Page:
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Israeli restrictions and escalating violence threaten to turn Jerusalem’s Muslim Quarter into a ghost town

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Green metal panels shutter recently out of business storefronts along al-Wad Street, a narrow stone road inside of Jerusalem’s Old City walls that links Damascus Gate to the holy sites of the Western Wall and the al-Aqsa mosque. During the summer foot traffic was heavy on this Muslim Quarter walkway lined with souvenir mongers and restaurants. Yet six stores on al-Wad street alone have closed since October when violence erupted across Israel and the West Bank in what many Palestinians are calling the start of an uprising or “Intifada.”

The famed “best hummus joint in Jerusalem,” Abu Shukri’s, has taken to half-days. Mohamed Abu Hilmi, a scarf salesman dressed like the late Palestinian leader Yasser Arafat who was known for wearing the iconic black and white Arabic shawl, took out a loan after the loss of Jewish-Israeli customers who no longer venture into Palestinian sections of the Old City.  Even more business may shut their doors in the coming weeks, threatening to turn the Jerusalem’s Muslim Quarter into a ghost town.

“Palestinians are afraid to come and the tourists, if they come they don’t stop and they don’t talk to us,” said Jihad Rajabi who owns a t-shirt and souvenir store on al-Wad street. When Israeli police set up more than a dozen new checkpoints inside of East Jerusalem neighborhoods last October, Rajabi lost many customers. Increased Friday clashes inside of the Old City walls have also kept shoppers away and Israeli police have set up barricades at times forbidding non-residents from entering the area.

While sales have declined steadily over the past five years with expected long lulls in the winter months, Rajabi has managed to stay out of the red until this year. Now he moonlights as a driver on construction sites to cover the bills for his store.

“I work in the mornings from 7am to 2pm driving the truck,” said Rajabi after a meeting of the Old City’s Palestinians souvenir shop association and representatives of the Palestinian Authority. Dozens of business owners brainstormed Tuesday on ways to meet their expenses. Shopkeepers said the government officials proposed bringing in clowns to attract customers. The store owners requested cash disbursements instead.

A spokesperson from the Jerusalem governorate declined to comment on the substance of the Tuesday conversation, but confirmed government officials have been in communication with business owners.

The fine print of the Oslo Accords prohibits the West Bank-based Palestinian government from giving services to Jerusalemites. Accepting funds from the Palestinian Authority could open store keepers to Israeli prosecution, but many Palestinian business owners are desperate enough for the risk.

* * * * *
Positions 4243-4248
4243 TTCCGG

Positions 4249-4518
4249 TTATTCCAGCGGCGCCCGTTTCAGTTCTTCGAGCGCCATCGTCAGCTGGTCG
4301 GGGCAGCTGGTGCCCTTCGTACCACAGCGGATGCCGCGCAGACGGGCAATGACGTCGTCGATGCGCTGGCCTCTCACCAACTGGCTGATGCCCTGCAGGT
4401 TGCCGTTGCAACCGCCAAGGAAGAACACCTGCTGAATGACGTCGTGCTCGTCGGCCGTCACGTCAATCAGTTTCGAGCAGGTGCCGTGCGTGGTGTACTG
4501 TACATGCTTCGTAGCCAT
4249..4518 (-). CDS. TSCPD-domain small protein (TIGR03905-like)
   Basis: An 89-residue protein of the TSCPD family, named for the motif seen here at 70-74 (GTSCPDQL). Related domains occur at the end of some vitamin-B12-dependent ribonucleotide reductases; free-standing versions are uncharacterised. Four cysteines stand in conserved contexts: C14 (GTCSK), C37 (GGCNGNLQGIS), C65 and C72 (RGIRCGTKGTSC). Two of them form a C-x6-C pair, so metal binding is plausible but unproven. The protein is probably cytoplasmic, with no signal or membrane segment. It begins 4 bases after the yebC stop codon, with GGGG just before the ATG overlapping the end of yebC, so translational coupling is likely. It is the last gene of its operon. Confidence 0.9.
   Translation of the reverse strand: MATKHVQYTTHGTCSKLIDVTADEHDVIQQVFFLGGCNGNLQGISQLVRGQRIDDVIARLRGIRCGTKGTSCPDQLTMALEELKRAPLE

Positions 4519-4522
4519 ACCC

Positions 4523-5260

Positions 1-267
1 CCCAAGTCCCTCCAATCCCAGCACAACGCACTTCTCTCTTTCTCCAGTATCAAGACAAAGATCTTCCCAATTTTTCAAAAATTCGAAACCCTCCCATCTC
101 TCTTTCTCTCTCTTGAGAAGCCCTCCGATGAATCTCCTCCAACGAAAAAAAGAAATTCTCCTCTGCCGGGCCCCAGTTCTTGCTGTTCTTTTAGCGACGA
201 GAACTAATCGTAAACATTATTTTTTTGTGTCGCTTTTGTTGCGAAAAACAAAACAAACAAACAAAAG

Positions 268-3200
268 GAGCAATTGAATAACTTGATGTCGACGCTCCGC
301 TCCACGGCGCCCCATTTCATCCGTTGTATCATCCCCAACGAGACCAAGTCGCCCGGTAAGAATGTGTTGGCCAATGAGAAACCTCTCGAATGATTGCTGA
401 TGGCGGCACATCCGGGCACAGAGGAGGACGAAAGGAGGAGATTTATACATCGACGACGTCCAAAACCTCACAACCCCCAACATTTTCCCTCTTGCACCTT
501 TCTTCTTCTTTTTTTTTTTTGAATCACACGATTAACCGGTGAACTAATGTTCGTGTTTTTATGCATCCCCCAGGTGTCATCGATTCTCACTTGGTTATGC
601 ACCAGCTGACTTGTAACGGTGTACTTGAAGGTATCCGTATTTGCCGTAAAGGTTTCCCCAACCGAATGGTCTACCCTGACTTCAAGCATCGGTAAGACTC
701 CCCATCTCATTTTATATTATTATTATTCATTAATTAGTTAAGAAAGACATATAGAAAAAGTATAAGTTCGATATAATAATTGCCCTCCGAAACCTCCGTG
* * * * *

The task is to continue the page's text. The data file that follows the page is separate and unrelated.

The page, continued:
The Palestinian Jerusalem chamber of commerce, a private enterprise that works with business in the Old City, solicited grants from international organizations, but the director-general Fadi al-Hidmi said Old City merchants do not qualify for many aid projects geared towards Palestinians because Jerusalem is not considered underdeveloped.

Al-Hidmi’s group is keeping tabs on the sharp decease of consumerism in East Jerusalem over past four months. “We used to have 40 hotels, now today we have 20 hotels,” he said. In recent weeks tour guides and Palestinian owned hotels in East Jerusalem reported to him an alarming 70-percent cancelation rate.

“The situation is deteriorating due to the current political situation,” said al-Hidni, “East Jerusalem historically, before the [1967] war and the checkpoints, it was connected to the Palestinian cities, and after the wall was constructed and after the checkpoints were put in place there was a separation.”

The Muslim quarter in particular has traditionally been one of the most bustling sections. It is the largest of the four districts in the Old City, and houses 28,000 of the 38,000 residents, according to the Jerusalem Institute for Israel Studies.

As a result of the sudden drop in business, Old City’s shopkeepers are left to find solutions on their own.

Alaa al-Din stands in front of his clothing stand in Jerusalem's Old City. (Photo: Allison Deger)

Alaa al-Din stands in front of his clothing stand in Jerusalem’s Old City. (Photo: Allison Deger)

“My neighbor next door is closing his store, he can’t pay the rent,” said Ayman al-Jabari, another souvenir store owner in the Old City. Al-Jabari calculated his net income for Tuesday day was just under $4, after buying lunch and an afternoon coffee.